The full text on this page is automatically extracted from the file linked above and may contain errors and inconsistencies.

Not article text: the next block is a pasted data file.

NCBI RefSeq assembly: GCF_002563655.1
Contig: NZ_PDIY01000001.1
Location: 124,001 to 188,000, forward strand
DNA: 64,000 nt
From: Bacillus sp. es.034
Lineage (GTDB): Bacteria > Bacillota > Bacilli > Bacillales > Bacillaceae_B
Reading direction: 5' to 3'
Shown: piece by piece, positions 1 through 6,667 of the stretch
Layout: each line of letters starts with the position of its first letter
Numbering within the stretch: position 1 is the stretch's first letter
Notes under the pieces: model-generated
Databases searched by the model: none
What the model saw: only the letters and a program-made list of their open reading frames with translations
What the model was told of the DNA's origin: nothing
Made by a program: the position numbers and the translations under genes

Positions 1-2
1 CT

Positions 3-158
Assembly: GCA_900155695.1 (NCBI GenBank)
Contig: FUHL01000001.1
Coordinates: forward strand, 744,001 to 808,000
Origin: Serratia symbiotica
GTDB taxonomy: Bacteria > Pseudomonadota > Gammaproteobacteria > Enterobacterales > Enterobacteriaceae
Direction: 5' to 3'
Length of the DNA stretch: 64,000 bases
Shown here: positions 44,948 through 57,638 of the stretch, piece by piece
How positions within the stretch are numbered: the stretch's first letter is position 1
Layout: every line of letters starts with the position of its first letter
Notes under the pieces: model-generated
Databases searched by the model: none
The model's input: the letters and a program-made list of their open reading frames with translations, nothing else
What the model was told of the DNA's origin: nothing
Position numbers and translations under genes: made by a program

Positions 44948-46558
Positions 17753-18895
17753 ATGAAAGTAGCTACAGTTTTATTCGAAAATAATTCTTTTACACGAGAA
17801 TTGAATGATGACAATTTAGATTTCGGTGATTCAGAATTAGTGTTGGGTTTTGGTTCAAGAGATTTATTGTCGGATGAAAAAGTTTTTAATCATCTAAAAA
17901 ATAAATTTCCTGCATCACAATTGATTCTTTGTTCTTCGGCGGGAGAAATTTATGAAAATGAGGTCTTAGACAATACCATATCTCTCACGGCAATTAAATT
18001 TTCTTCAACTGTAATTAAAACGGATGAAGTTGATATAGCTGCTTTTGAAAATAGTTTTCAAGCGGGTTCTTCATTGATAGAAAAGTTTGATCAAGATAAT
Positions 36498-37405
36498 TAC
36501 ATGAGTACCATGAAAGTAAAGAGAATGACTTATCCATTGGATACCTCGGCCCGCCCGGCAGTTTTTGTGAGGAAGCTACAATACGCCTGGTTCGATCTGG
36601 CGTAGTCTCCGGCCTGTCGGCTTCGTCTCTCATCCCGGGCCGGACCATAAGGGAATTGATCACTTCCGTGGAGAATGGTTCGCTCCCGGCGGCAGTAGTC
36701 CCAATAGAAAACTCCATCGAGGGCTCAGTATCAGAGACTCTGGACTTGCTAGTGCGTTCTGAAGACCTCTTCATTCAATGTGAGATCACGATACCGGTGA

Chairman XXXXXX3C. .Novembe TO - Mr, Kclntyre* FROM - tr. Bccles, This is the aeiaorandoa. to the President which I dlscusMd with you over the telephone today* I trust you personally will take time to read it in rim of your interest in the question* I hope you are successful in getting it before the President, i believe if he will take time to reed it thoroughly, he will not permit any change to be jaade in th© present installment financing being done by banks through the Federal Housing Adainistration# at least not before April 1st* the date on which Title One of the Housing Act is due to expire* Attachment* November 4, 1935 The President FROMs «. S. Eccles SUBJECT: Installment financing by btmks of domestic electrical equipment. Through a aeaber of our staff who sets as a liaison officer for the Board on housing matters, I hare learned of the question that has arisen between the Electric Home and Farm Authority and the Federal Housing idainistration as to whether the latter agency shall discontinue the insuring of loans on certain domestic electrical equipment. I understand that you now have the question under advisement. this is a kind of situation in irhich I should ordinarily, of course, hesitate to put m? views forward. I feel that X say do so with your indulgence in the present instance, however, for two particular reasons* Is the first place, I had a good deal to do with working out the program of installment financing that M i incorporated in Title I - £ - of the Housing Act* You may recall, In this connection, that X served as the Treasury representative oa your Cosuaittee on Housing. In the second place, I em now especially interested in the fWk program because of the fact that the great bulk of the business under both Title X and Title XI of the Housing Act is being financed by aeaber book* of the federal Reserve System. Xt Is my recollection that the insurance of loans on domestic electrical equipment was not originally contemplated ty the authors of the program provided for in the Housing Act* Nevertheless, a widespread demand developed for the insurance of such loans, and in October of last y**r they were authorized to a limited extent by administrative regulation. Xn May of this year Congress adopted an amendment which enlarged the field of FEA operation in this respect, and a further clarifying amendment as to the Administrator's powers under Title X was included in the Banking Act of 1955. Lotms fey banks on do&estic electrical equipment, X &m informed, apparently represent nore than £0 per eent of the total business of BOW* 1200,000,000 dome to date tinder Title X* X an also informed that at the present time Title X loans by banks and other agencies are being aade at the rate of £6,000,000 to "7,000,000 a week, of which approximately $1,250,000 a week is estimated to be on domestic electrical equipment. This is in Itself a substantial volume of business and, from an earning standpoint, is of no less importance to the banks then to the manufacturers and dealers whose products they are financing. Moreover, the cost of this financing is the lowest that the purchasers of such products hare ever been required to pay— approximately half the rate that prevailed before the FHA progrits was inaugurated* 0& the other hand, if I as correctly informed, the total voluae of household-appliance business financed fcy the IHFA since it was established in December 1355 Is less than that which the basks are now financing every week under the EHA program* and the cost of the EHFA financing to domestic consumers, If I am correctly inforated, ranges from XI per cent to more than IS per cent, whereas the maximum charge aade by banks for Title X loans is 9.7 per cent and is In numerous instances below that rate* Hence, It seen* to me that this bank lending In the field of household appliances Is of such evident practical value that every effort should be made at this time to encourage It through FHA rather than to curtail it or abandon it In farnnr of - 4 governmental financing through EHFA* This last point X reg&rd as the crux of the matter. In coaaon with other officials of the Administration* I have in recent addresses and In numerous private conversations been placing great emphasis on the effort that is being made by the Administration to have the Government withdraw from the lending field and to revive private lending. I think you will agree with ae that the two forrsa of insurance provided for in the Housing Aet are thus far the most effective, the most popular, and the most economical iteana devised to bring this transition about. To date 5,901 banks and other Agencies have asade loans under Title I, and 5,878 have made loans under title II. the aggregate volume of business being done under these two titles is running currently between $£0,000,000 and 160,000,000 a ssonth. Thin is all private capital and coming in the maim, as I said before, from memhw banks of the Federal Reserve System, If this flow of private capital were interrupted by diverting from the banks to the EBFA the financing of householdappliance Bales* the reaction would in agr opinion be harmful to the FHA program-—not only to th© 8hort-*t«ra» modernisation financing under title I, but to the w»eh more Important lo»g*tera mortgage finanoing uader title II. I sav this because for the FBA no* suddenly to alter its course> after manufacturers and dealers had entered into arrangements with banks in accordance with the recent amendments to Title lt would cause »ueh confusion among these banks aad not a little loss of business ncm definitely In prospect for them* This would m turally provoke resentment toward the FHA. prograT* as a whole and Impair confidence In its stability* Fur- thermore, It would almost Inevitably result in widespread criticism of the Administration an the part of the press, the banking comattialty* asd the numerous a&wif&cturers and dealers involved, without &n$ cosmensurate gain to the buying public find without as^ o©araefiSTff&te impetus to business recovery. For another thing, the effort to transfer to a governmental agency a voluse of financing that Is now being well handled by the banks would embarrass those of us who are consistently urging private agencies to relieve government of the necessity of financing private borrowers* It seems to me quite evident that nothing which the 1HFA could accomplish during the next few months would warrant the operating upset that Manufacturers, dealers, and banks would experience, or the great commotion they would stir up, if the existing smooth arrangement were prematurely altered. I would earnestly req\j«sst, therefore, that In reaching your final decision in this matter you consider th* 4e~ airability, on practical grounds as well as cm groumdc of governatntal policy, of permitting the bank* to continue their present method of financing domestic electrical equipment at least until April 1, 1956t OR whieh date Title I of the Koiisiag Act is due to expire, Any change you might then wish to aiogiir&t© in the event Title I is extended coyld b® brought about nithout the harmful repforeustioBS that would an earlier ciartailaeat of PHA's business with tha beaks* ,